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ECR 2019 / C-2282
Cum Laude
Imaging evaluation of pelvic floor: Pictorial review of the most recent recommendations
Congress: ECR 2019
Poster No.: C-2282
Type: Educational Exhibit
Keywords: Imaging sequences, MR-Functional imaging, MR, Urinary Tract / Bladder, Pelvis, Genital / Reproductive system female, Pelvic floor dysfunction
Authors: P. M. Costa1, D. Monteiro2, A. Silva1, C. A. R. A. Silva3, M. Ribeiro1, J. A. Machado2; 1Matosinhos/PT, 2Porto/PT, 3Guimarães/PT
DOI:10.26044/ecr2019/C-2282

Findings and procedure details

                      Recommended MRI Imaging Protocols

 

Static and dynamic sequences should be acquired; T2-weighted images (T2WI) are recommended for both, due to its greater anatomic detail. ( Fig. 1 ). [3]

T1WI should complement the examination, whenever a pelvic lesion is detected.

 

  • Static images → Detection and classification of structural abnormalities

          → Pelvic floor anatomy

          → Defects of the supporting structures

          → Anal sphincter complex

 

  • Dynamic images (during squeezing, straining and defecation) → functional abnormalities that are assessed by metric measurements of the three compartments

          → Pelvic organ mobility

          → Pelvic floor relaxation

          → Pelvic organ prolapse (POP)

          → Associated compartment defects

 

No oral or intravenous contrast is necessary. [3]

 

 

                                     Anatomy brief review

 

 

Pelvic compartments 

 

Pelvic floor is one functional unity commonly divided into three different compartments ( Fig. 2 ):

 

  • Anterior Compartment (AC) - Bladder and Urethra

         - Cystocele

         - Urethral Hypermobility

 

  • Middle Compartment (MC) - Uterus, Cervix and Vagina

         - Uterine/Vaginal prolapse

 

  • Posterior Compartment (PC) - Anus, Anal Canal, Rectum, Sigmoid colon

         - Pelvic Floor Relaxation

         - Rectocele

         - Intussusception

 

The cul-de-sac is often considered a "virtual" compartment, where pathological processes also occur:

 

         - Enterocele

         - Peritoneocele

         - Sigmoidocele

 

   

◊ Supporting Structures

 

Endopelvic Fascia - located immediately beneath the peritoneum; it has various thickenings or condensations in specific areas. [5]

 

⇒ Most of Endopelvic Fascia ( Fig. 3 ) is not directly visualized in MRI → Defects are inferred based on secondary signs! [6]

 

° Level I (suspension) - Cephalic 2–3 cm of the vagina and above

     - Provides the upper vaginal support (Parametrium and Paracolpium) [6,7]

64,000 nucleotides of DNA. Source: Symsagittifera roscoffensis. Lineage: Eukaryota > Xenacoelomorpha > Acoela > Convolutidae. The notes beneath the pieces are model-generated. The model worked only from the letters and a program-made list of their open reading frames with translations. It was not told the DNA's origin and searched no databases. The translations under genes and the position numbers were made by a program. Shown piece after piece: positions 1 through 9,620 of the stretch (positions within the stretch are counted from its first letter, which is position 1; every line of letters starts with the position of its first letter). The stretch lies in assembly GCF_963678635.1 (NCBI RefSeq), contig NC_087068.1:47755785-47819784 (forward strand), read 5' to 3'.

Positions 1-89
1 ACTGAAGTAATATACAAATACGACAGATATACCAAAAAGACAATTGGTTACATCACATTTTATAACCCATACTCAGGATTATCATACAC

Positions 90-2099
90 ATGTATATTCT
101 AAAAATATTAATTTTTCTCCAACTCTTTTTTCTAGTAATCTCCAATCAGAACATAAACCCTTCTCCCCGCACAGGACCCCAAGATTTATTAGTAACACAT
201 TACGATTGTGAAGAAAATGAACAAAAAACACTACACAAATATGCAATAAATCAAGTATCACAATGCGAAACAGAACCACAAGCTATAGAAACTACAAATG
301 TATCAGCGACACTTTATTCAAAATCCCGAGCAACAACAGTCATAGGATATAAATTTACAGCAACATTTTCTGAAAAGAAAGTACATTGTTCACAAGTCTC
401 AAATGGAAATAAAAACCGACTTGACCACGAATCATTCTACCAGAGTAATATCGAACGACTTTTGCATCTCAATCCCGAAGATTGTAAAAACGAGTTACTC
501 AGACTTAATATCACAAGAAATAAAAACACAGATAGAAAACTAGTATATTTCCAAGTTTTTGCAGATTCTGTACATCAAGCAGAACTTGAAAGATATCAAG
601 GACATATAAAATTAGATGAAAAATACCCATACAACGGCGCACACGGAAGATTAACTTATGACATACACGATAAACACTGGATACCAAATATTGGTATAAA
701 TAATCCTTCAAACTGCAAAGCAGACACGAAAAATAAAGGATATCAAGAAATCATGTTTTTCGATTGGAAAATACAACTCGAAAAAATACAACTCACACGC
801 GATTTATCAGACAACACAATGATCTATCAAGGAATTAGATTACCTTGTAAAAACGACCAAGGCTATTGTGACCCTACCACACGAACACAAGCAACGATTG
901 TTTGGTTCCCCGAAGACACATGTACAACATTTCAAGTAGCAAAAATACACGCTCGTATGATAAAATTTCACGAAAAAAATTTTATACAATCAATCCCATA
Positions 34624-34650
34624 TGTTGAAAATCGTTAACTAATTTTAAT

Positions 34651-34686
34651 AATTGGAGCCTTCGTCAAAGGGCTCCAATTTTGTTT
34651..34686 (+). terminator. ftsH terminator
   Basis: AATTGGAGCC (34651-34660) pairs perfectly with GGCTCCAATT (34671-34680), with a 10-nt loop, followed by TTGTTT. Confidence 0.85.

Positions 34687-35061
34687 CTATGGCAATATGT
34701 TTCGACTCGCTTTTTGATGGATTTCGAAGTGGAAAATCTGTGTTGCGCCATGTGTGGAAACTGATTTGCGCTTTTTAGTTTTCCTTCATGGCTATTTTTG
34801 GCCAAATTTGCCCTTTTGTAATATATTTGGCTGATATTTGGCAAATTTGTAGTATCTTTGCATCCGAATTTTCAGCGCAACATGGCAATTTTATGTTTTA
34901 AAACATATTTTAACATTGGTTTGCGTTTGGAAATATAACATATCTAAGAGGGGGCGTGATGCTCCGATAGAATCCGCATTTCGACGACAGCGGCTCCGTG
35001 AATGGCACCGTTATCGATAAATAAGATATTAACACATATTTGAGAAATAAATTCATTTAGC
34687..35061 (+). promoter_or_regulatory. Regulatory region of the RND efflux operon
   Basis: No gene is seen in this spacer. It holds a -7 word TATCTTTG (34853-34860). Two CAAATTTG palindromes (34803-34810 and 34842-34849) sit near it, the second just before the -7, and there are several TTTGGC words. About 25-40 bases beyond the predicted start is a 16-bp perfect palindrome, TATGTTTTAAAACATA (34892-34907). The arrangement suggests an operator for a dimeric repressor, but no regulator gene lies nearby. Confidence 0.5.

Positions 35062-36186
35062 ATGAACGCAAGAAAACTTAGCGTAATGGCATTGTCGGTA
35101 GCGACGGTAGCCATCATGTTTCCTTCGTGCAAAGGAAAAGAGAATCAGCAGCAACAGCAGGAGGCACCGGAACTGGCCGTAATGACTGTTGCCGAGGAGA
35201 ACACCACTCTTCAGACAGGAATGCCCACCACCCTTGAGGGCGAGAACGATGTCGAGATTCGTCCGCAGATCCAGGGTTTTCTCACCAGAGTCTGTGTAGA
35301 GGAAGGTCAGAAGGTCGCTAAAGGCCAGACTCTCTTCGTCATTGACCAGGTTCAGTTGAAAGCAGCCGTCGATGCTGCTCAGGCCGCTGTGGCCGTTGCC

° Level II (attachment) - Mid-portion of the vagina (between level I and III)

     - Transverse support of the vagina (Paracolpium)

     -  Urinary bladder support (through the anterior vaginal wall)

     - Prevents the anterior protrusion of the rectal wall (through the posterior vaginal wall and rectovaginal fascia)

     - Prevents the bowel from herniating inferiorly (rectovaginal fascia) [4]

 

° Level III - At the level of the hymen ring and the 2–3 cm above it → directly attached to the surrounding structures (urethra, perineal body, levator ani muscles)     

     - Urethral support [4,5,7]

                                                   

                                                   ⇓

                       Static images in normal patients show ( Fig. 4 ):

 

  1. Symmetrical urethral ligaments on an axial scan (no distortion or defect)
  2. Bladder neck positioned close to the pubis symphysis
  3. Vaginal lumen with a widened H-appearance in axial sequences and the lateral vaginal walls are close to the puborectalis muscle [3,4]

 

 

Pelvic Diaphragm -  The levator ani (pubococcygeus, puborectalis and iliococcygeus muscles) and ischiococcygeus muscles. [4,5,7] ( Fig. 5 )

 

 - Iliococcygeus forms, posteriorly, a firm midline raphe ⇒ Levator plate

 - Puborectalis ⇒ U-shaped sling - elevates the bladder neck and compress it against the pubic symphysis [4,5,7]

 

Urogenital Diaphragm -  Connective tissue and the deep transverse muscle of the perineum (anterior to the anorectum) [4,8]

 

 

                    Pelvic organ prolapse vs pelvic floor relaxation

 

Different entities, but frequently coexistent in pelvic floor weakness

 

Pelvic organ prolapse - abnormal descent of a pelvic organ through the hiatus beneath it [3]:

- bladder (cystocele)

- vagina (vaginal prolapse)

- uterus (uterine prolapse)

- mesenteric fat (peritoneocele)